There are 7 main ways to avoid a soggy, undercooked pizza:
All of these are factors that will affect how crisp your homemade pizza turns out. The best pizzas are typically crispy, and definitely not soggy or undercooked.
Shop bought pizzas are already pre-cooked and are made to be cooked at low temperatures. Whilst they may be easy and convenient, they do not come close to a delicious homemade pizza.
Homemade pizza will take a bit of time to master, but it really isn’t that difficult. If you follow my advice you’ll be at least half way there. And trust me, you’ll love the results!
Cooking homemade pizza at too low a temperature is an all too common mistake. It’s the number 1 cause of a soggy pizza but fortunately, it’s an easy fix.
As well as cooking your pizza at the correct temperature, don’t forget to preheat your oven for at least 30 minutes!
If you don’t stretch your pizza out so that it is very thin, it is difficult to cook the top of the pizza base.
Usually, with a domestic oven, the bottom of the pizza cooks quite nicely but it is difficult to cook the top. This is because, unlike a pizza oven, there are no flames to cook the top of the pizza.
In a traditional wood fired oven, the pizza stone or cooking surface gets incredibly hot which cooks the base but there are also flames that cook the top of the pizza.
If the pizza is too thick you will generally find that the base cooks OK but the top will be very soggy and undercooked.
This is something that takes a bit if experience to learn but I can give you some pointers to help you along.
Generally, you should be able to stretch your dough out so thin that you can see through it. In fact, this is a great way to tell of your dough is stretched out evenly.
As you hold your pizza up to the light, you should be able to stretch it out so thin that light passes through it. If there are areas of the pizza where light doesn’t pass through, you can stretch the pizza out in these areas.
There are many different techniques for stretching out pizza and there isn’t one correct method. I’ll be bringing out an article soon about stretching techniques and tips.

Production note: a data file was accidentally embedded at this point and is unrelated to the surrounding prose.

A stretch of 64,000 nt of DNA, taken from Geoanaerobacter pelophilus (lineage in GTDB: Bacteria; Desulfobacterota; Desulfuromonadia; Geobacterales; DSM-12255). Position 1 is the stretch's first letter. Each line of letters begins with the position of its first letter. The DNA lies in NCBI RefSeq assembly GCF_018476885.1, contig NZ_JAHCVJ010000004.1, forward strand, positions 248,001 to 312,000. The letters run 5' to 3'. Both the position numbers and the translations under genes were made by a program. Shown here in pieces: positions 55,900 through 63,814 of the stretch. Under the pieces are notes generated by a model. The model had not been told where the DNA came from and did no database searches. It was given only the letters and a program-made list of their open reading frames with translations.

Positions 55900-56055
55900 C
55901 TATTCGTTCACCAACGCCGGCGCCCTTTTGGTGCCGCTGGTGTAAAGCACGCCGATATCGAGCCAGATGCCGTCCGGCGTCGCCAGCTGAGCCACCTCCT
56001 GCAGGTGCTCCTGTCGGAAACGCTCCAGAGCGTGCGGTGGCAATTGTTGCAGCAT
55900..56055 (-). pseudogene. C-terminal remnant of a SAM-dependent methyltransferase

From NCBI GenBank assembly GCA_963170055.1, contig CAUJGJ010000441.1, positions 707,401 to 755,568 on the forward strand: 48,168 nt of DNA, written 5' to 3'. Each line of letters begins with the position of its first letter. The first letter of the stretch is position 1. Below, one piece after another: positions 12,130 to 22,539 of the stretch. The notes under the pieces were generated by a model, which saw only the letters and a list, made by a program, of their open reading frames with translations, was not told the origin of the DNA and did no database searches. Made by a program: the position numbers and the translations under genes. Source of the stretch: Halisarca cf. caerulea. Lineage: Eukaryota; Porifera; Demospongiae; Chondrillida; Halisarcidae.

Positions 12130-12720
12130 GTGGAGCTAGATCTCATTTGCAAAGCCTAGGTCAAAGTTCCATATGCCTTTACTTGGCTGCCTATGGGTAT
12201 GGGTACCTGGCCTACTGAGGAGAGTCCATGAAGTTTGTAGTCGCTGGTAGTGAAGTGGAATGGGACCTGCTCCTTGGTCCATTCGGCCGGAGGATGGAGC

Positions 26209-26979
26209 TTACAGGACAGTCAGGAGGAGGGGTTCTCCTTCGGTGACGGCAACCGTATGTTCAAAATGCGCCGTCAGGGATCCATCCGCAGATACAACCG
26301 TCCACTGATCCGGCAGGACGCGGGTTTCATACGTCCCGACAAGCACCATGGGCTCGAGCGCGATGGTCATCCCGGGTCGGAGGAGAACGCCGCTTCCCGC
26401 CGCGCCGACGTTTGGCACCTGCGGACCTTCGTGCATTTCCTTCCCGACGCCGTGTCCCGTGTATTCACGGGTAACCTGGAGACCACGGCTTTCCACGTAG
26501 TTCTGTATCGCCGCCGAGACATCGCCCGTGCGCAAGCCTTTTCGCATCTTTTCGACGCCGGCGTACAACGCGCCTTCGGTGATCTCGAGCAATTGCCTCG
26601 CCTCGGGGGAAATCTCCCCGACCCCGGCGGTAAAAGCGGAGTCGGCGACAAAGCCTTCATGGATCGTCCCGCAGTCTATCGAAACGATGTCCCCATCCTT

The most important factor in being able to achieve a thin pizza is the quality of your dough. If your dough is not very good, it will rip before it gets thin enough.
Achieving this quality of dough takes some practice but it’s not as difficult as you think.
When making the dough you should aim for these 2 characteristics:
If we can achieve these two things, we can be pretty sure that our dough will be able to stretch out really thin, which will help it to cook properly.
I won’t go into dough recipes at this stage, but I have plenty planned for the future so stay tuned!
My best advice is to turn the tray upside down which will work just as well, if not better, and will make it easy for you to get the pizza on and off the stone.
If your tomato sauce is too watery, this will make the dough moist which will turn soggy as it cooks.
It is important that your sauce is quite thick. This is especially true of pizzas cooked in a domestic oven where temperatures don’t reach above 300 degrees.
There are many different ways to make tomato sauce for pizza but the two main types are cooked and uncooked.
I won’t go into recipes for tomato sauce at this stage, that will be for a separate article. But I will explain the basic principles for each type.
For a cooked sauce, the easiest way to thicken the sauce is to simply heat it up until it reaches the desired thickness. This will evaporate off some moisture, leaving you with a perfect consistency. If the sauce becomes too thick, you can simply add a dash of water.